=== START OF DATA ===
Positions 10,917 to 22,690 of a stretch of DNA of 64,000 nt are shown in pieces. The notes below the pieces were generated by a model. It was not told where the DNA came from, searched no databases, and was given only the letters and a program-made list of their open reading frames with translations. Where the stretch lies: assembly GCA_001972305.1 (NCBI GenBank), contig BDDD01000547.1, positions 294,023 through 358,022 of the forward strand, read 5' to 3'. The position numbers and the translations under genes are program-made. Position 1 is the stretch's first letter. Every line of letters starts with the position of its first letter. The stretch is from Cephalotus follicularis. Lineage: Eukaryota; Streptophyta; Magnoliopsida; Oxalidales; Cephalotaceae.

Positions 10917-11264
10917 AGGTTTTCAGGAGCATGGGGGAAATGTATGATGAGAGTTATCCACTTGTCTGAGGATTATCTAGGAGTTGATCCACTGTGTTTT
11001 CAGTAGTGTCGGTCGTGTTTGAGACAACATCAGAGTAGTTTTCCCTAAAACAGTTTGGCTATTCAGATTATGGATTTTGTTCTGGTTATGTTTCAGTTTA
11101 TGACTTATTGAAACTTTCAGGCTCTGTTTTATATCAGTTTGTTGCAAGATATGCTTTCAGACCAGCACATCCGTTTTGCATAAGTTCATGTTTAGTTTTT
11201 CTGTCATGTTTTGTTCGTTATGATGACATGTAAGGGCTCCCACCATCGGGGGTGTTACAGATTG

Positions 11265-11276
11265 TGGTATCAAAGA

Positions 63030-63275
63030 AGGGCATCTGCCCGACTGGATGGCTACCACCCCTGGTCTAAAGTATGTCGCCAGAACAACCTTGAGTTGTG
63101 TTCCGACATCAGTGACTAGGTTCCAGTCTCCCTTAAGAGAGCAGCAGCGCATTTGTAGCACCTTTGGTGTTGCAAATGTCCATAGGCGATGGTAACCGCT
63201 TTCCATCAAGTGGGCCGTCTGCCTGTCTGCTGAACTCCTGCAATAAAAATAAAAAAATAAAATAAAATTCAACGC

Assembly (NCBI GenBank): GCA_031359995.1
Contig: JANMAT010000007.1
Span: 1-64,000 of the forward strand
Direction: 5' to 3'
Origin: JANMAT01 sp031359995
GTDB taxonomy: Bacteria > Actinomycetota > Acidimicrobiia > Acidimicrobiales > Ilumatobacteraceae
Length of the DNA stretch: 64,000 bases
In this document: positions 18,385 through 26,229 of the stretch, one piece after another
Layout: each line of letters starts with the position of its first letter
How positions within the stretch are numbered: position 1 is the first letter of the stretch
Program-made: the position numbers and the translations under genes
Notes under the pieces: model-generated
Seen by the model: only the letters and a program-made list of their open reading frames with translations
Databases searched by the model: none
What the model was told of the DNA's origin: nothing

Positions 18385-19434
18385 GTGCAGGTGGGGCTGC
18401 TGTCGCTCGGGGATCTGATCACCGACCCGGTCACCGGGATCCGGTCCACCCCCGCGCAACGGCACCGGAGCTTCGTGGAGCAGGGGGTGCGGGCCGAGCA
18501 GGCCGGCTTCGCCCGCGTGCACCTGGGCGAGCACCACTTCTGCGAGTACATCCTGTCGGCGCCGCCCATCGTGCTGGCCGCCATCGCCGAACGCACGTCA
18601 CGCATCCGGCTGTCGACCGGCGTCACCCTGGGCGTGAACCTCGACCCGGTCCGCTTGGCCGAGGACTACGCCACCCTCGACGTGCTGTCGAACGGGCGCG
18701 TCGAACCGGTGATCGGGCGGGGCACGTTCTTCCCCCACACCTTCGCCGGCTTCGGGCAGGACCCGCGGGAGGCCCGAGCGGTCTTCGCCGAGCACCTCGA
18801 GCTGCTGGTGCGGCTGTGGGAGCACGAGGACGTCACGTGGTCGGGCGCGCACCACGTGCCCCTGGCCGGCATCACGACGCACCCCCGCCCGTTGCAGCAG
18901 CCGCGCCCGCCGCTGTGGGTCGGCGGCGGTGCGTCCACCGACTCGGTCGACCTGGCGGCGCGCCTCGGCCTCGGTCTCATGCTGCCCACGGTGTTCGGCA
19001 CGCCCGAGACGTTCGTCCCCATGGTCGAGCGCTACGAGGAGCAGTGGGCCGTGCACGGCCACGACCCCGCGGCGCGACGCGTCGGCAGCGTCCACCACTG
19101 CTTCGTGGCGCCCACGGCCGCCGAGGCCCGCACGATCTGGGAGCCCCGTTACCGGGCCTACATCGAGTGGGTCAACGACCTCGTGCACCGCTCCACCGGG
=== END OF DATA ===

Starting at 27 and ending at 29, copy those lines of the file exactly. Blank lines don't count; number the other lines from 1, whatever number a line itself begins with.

What the model was told of the DNA's origin: nothing

Positions 18385-19434
18385 GTGCAGGTGGGGCTGC